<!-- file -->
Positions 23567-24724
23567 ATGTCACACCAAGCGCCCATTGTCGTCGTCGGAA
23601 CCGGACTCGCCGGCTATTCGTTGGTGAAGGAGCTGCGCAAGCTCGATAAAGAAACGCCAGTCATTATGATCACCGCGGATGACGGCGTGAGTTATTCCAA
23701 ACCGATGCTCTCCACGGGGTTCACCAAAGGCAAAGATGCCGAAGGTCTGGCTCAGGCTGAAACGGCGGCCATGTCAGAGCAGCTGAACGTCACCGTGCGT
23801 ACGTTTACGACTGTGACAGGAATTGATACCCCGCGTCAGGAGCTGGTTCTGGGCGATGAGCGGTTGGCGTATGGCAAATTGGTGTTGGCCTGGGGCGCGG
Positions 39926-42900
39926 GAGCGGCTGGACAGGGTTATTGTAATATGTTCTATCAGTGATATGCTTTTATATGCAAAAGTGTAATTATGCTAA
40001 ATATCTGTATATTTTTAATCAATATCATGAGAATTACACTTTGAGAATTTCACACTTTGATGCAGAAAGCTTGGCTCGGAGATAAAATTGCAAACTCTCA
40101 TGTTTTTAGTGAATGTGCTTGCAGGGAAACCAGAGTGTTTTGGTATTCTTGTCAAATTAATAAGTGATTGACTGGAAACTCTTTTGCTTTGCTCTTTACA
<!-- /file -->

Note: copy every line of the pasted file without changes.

Positions 23567-24724
23567 ATGTCACACCAAGCGCCCATTGTCGTCGTCGGAA
23601 CCGGACTCGCCGGCTATTCGTTGGTGAAGGAGCTGCGCAAGCTCGATAAAGAAACGCCAGTCATTATGATCACCGCGGATGACGGCGTGAGTTATTCCAA
23701 ACCGATGCTCTCCACGGGGTTCACCAAAGGCAAAGATGCCGAAGGTCTGGCTCAGGCTGAAACGGCGGCCATGTCAGAGCAGCTGAACGTCACCGTGCGT
23801 ACGTTTACGACTGTGACAGGAATTGATACCCCGCGTCAGGAGCTGGTTCTGGGCGATGAGCGGTTGGCGTATGGCAAATTGGTGTTGGCCTGGGGCGCGG
Positions 39926-42900
39926 GAGCGGCTGGACAGGGTTATTGTAATATGTTCTATCAGTGATATGCTTTTATATGCAAAAGTGTAATTATGCTAA
40001 ATATCTGTATATTTTTAATCAATATCATGAGAATTACACTTTGAGAATTTCACACTTTGATGCAGAAAGCTTGGCTCGGAGATAAAATTGCAAACTCTCA
40101 TGTTTTTAGTGAATGTGCTTGCAGGGAAACCAGAGTGTTTTGGTATTCTTGTCAAATTAATAAGTGATTGACTGGAAACTCTTTTGCTTTGCTCTTTACA